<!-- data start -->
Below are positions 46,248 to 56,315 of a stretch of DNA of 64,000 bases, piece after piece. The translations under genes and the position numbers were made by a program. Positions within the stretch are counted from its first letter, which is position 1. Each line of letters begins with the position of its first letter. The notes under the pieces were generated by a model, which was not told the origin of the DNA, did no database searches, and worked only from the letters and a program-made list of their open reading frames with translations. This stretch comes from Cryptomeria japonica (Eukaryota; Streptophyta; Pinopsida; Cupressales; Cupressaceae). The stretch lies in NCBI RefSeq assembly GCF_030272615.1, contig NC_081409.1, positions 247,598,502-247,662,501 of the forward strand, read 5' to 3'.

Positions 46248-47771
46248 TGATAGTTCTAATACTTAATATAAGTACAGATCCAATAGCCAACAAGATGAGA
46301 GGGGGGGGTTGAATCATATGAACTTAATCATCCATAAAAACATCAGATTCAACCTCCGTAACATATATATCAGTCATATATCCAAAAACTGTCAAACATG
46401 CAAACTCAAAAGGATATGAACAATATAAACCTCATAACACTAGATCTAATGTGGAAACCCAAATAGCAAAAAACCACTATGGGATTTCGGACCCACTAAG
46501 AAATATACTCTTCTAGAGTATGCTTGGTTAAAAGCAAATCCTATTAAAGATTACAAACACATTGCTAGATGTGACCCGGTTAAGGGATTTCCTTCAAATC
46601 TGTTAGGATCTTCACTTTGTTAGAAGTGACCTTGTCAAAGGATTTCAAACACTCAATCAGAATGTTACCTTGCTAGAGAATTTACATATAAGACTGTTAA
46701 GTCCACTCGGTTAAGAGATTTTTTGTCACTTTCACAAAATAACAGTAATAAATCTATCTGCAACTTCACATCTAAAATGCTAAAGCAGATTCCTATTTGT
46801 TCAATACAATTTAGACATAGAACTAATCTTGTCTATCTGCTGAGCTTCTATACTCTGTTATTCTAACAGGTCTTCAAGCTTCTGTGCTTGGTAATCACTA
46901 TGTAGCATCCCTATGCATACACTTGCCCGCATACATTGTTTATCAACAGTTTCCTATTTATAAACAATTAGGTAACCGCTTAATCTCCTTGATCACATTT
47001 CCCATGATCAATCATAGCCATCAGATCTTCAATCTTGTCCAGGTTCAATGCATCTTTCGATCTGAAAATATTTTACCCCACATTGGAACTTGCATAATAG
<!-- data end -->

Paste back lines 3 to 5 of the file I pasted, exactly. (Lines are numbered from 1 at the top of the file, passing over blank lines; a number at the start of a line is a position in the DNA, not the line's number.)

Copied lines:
46248 TGATAGTTCTAATACTTAATATAAGTACAGATCCAATAGCCAACAAGATGAGA
46301 GGGGGGGGTTGAATCATATGAACTTAATCATCCATAAAAACATCAGATTCAACCTCCGTAACATATATATCAGTCATATATCCAAAAACTGTCAAACATG
46401 CAAACTCAAAAGGATATGAACAATATAAACCTCATAACACTAGATCTAATGTGGAAACCCAAATAGCAAAAAACCACTATGGGATTTCGGACCCACTAAG